Since Walt was defeated in “Ozymandius” and Heisenberg finally hung up his hat in “Granite State,” the man we see in “Felina” appears like a ghost to his family and former associates, and an avenging angel to his few remaining enemies. After he completes his two final tasks, he dies in the only place he truly lived: a meth lab of his own design and creation.

The ending to Breaking Bad was one of the most satisfying conclusions that I’ve seen in a very long time, but I was surprised to discover that some folks on the internet thought it was either too satisfying or that it couldn’t possibly have happened because Walt succeeds in his goals.

The opinion that the episode was flawed because it was too satisfying can’t really be addressed. These people are broken and it’s about as useful to address their concerns as it is to hold a rational discussion with a guy who’s yelling at a park bench because it keeps attacking his elephant.

The second opinion, that the episode was some sort of fever dream of Walt’s as he’s freezing to death in that car in New Hampshire, comes from the same feeling that the episode was too satisfying, but at least it’s a coherent theory. It’s puzzling, because there’s only a couple of things that Walt’s trying to do in this episode that, in light of all the other things he’s done in the series, are fairly modest and easily achieved for a man of his accomplishments. The criticism is that everything seems to go Walt’s way in this episode, which apparently defies belief, because Walt is never shown to be lucky or successful in any of his previous schemes during the series…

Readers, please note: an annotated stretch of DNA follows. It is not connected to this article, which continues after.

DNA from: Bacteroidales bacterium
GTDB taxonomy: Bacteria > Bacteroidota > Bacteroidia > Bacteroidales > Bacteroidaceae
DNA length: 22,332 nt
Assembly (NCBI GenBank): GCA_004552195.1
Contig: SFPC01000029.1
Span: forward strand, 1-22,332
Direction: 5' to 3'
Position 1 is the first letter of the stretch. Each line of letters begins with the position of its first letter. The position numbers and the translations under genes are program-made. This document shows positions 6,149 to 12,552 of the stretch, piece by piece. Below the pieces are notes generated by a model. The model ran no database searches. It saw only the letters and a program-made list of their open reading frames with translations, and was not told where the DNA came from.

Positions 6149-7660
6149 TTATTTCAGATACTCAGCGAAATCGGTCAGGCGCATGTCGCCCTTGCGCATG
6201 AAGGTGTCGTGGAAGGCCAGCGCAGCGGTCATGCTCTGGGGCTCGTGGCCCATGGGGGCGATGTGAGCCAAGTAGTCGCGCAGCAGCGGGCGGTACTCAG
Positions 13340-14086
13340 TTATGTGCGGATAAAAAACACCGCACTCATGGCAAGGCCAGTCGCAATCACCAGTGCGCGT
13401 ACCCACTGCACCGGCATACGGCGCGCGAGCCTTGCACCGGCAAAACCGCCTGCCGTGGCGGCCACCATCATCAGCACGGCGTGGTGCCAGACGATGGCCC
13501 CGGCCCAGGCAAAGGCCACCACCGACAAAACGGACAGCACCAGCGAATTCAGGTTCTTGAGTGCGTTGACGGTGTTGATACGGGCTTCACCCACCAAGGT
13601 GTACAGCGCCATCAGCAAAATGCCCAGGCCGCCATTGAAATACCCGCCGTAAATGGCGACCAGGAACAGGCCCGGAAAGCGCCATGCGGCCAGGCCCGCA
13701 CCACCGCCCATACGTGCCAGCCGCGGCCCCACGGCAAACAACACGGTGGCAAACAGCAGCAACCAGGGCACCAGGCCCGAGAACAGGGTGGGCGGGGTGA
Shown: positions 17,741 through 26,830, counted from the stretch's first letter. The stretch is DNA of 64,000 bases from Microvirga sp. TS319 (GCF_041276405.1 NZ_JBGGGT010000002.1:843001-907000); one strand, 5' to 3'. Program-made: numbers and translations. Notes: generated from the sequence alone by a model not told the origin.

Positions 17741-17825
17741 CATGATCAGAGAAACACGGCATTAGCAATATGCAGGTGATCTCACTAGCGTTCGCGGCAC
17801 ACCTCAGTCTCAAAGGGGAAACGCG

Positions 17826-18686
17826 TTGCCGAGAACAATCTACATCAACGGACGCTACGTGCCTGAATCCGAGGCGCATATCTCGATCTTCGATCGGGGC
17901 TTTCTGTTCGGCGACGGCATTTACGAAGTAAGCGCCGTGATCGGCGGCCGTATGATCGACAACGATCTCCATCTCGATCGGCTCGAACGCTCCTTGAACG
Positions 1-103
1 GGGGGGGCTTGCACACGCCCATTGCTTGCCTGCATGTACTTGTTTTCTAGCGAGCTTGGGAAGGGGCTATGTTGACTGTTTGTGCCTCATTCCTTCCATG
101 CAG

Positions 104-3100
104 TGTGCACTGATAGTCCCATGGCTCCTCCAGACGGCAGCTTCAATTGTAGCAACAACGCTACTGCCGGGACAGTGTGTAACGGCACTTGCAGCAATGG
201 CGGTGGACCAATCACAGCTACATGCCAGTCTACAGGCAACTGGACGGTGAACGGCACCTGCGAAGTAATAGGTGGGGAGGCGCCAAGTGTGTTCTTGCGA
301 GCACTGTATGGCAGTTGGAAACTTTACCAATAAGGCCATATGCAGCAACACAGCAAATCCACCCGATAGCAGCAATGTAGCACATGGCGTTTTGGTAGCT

I mean, the high school chemistry teacher who created an impossibly pure and improbably colored crystal methamphetamine preferred by discerning addicts, and who in the space of a year completely destroyed the most sophisticated meth production and distribution network in the Southwest, could never spook a couple of squares and kill a half-dozen white trash nazis. That’s crazy, right?